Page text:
Publishing Refresh Request is one of the main reasons why we have an App-V Management Server. Since clients send these requests many times (especially on Monday mornings 🙂 ), you may interested in learning what is going on at the server side during Publishing Refresh Request!
In this post, we are going to see the underlying technology behind the publishing refresh implementation in server side.
First of all, keep in mind that you can do Publishing Refresh only if you have a configured App-V Management Server in your client. When you click “Refresh Server” from the client management console or login to your account or a prescheduled publishing refresh arrives, your client sends a publishing refresh request to the network which now contains a RTSP(S) packet whose IP address is the IP address of the management server…
What happens then? If server needs to authenticate the client (most of the time it needs), your request will be declined. We don’t want unauthorized packages to be processed in server so after you take the response from management server, client will repeat the request with your credentials this time.
Now the story begins… After server accepts the request, it starts processing your Publishing Refresh Request. Here is how:
1) Your Publishing Refresh Request to Management Server: We already covered this step. You need to send a Publishing Refresh Request either by manually or automatically (login to your desktop or schedule it!). Also note that along with the request, the client will send a service ticket, which is a part of Kerberos transaction and which contains all the security groups (SIDs) the user is a member of. These SID values will be then used to determine which applications that user is authorized to use.
2) Internal Processing: At this step, RTSP request is evaluated as a Publishing Refresh Request. The thread which is responsible from processing Publishing Refresh Request picks up the request and checks the management server cache, if there is a valid XML cache which represents all of deployed applications together with their shortcuts (where to publish applications), file type associations etc.. XML cache is a very important feature of Publishing Refresh Request processing. It comes with AppV 4.5 to increase the throughput of total Publishing Refresh Requests that can be processed at one time.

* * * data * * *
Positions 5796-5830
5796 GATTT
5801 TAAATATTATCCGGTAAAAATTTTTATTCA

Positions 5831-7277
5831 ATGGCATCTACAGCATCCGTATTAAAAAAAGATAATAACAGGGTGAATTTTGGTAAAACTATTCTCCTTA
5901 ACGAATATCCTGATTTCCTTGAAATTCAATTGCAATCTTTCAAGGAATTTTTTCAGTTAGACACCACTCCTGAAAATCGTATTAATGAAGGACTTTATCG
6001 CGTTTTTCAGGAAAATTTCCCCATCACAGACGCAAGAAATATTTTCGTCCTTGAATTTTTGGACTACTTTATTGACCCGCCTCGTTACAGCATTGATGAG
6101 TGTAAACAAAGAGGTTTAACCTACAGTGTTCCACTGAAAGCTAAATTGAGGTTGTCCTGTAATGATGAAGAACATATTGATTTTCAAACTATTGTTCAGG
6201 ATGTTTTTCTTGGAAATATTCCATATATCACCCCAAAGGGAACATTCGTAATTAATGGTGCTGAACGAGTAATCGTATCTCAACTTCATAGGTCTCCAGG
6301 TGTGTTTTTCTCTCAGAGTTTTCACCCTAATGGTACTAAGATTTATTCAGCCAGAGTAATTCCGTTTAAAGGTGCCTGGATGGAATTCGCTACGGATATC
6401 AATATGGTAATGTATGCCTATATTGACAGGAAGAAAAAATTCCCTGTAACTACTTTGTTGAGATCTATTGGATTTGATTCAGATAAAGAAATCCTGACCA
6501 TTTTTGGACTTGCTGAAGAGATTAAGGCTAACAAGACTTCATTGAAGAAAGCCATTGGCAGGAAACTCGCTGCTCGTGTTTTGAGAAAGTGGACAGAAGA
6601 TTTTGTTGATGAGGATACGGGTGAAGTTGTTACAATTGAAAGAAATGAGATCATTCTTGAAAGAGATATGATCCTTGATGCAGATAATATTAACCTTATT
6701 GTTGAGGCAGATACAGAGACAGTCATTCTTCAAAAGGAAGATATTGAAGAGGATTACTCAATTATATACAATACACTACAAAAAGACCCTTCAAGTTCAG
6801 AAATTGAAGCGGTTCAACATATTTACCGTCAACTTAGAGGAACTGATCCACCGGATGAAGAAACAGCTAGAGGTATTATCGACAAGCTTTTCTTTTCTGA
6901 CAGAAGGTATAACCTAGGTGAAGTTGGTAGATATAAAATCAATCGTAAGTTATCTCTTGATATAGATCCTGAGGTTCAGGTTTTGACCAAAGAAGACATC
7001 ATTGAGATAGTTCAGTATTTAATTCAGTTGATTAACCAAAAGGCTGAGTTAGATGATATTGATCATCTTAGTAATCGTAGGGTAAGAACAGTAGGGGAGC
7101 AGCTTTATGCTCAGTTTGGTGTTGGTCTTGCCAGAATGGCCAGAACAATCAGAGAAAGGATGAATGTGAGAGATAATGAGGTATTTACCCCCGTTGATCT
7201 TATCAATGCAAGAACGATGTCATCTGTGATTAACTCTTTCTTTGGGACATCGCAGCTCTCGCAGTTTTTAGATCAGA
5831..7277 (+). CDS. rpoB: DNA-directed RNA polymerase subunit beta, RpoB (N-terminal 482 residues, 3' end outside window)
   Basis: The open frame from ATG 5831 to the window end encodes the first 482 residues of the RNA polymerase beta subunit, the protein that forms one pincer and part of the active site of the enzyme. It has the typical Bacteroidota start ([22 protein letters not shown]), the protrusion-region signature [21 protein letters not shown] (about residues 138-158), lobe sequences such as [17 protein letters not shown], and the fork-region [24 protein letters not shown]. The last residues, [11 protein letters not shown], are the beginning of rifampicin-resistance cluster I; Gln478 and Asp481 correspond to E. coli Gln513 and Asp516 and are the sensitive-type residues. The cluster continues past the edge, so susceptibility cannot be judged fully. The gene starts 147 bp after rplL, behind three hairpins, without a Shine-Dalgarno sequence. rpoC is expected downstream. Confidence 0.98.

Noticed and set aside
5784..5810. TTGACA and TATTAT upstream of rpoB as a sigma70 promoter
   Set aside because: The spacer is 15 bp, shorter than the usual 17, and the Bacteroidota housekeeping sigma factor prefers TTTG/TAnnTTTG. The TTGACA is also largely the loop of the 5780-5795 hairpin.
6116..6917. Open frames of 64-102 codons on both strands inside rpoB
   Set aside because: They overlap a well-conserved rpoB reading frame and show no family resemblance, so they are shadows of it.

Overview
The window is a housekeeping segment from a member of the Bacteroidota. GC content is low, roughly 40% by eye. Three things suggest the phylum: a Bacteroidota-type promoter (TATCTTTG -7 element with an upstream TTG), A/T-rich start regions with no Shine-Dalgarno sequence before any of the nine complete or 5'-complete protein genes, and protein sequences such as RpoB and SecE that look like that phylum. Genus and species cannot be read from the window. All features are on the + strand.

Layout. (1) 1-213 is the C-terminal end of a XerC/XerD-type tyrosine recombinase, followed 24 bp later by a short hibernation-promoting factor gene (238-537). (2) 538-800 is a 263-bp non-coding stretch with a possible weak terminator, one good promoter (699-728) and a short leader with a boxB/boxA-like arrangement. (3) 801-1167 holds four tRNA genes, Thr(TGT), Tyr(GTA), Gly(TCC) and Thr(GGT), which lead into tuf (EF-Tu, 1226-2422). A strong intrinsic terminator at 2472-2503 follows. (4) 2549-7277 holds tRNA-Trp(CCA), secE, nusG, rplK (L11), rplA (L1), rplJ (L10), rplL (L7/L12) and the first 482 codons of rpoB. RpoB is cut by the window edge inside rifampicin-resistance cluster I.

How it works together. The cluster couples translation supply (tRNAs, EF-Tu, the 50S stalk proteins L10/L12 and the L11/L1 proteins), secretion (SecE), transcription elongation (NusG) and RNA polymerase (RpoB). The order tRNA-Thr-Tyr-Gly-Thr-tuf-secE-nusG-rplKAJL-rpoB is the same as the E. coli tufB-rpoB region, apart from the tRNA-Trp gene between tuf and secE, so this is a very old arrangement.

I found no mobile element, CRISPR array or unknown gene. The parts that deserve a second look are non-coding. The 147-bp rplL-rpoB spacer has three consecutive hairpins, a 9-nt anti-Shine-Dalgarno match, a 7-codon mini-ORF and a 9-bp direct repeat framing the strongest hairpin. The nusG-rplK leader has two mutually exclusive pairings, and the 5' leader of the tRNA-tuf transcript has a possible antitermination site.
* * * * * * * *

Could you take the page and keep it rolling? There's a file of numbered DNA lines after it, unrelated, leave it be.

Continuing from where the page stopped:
3) Get XML Cache: If your request isn’t the first request to management server during a timeout period (DCRefreshTimeout ), this step will be skipped. Purpose of this step is; if management server doesn’t have a valid cache, it renews the cache by getting the latest data from database. So you may wonder what a valid cache is. When a cache becomes invalidated? Cache simply an XML data which contains applications metadata. Well, if there is a cache which is got by Get XML Cache request before, it will be dirty after publishing refresh timeout, or a new application is added and a new request arrives to server which requests this application too. After this step, you have a valid cache which contains applications metadata such as OSD paths, ICON paths, shortcuts and file type associations.
4) Get Policy Parameters: The next step in the journey is getting some policy parameters. This parameters are used to manage client desktop configuration such as publishing shortcuts is turned on in the system or not etc. This is a stored procedure which is management server specific.
5) Get Allowed Application IDs: This is the next important step in processing the request. Indeed the answer of “you may wonder why you have different applications in your desktop than your colleges have” lies behind this step. Remember that we earlier mentioned about the SID values which are sent to server along with the request. Management Server queries the database with these SID values to get the applications lists of a specific user. Each application in the system may belong to different user groups. As an example, application X may be only used by Domain A whereas application Y may be used by Domain A and Domain B. Your SID values simply represent the groups you belong to and we are using these values to get your very specific application list.
6) Internal Processing: Once we have a valid XML Cache, Policy Parameters and Application IDs, the next step is creating an XML document which is specific to you. By processing this information, a user specific XML is created in management server cache which contains user specific applications along with shortcuts and file type associations (if policy for managing desktop is turned on).
7) Return Applications XML: This is the happy end. Server is sending back the XML to client for further processing in client. Once you get the XML, client starts processing the XML to create everything you want!
In this post we tried to cover the underlying technology behind a Publishing Refresh request. I hope you now have a better understanding about what is going on at the server side when a request arrives!
Software Development Engineer
Microsoft App-V Team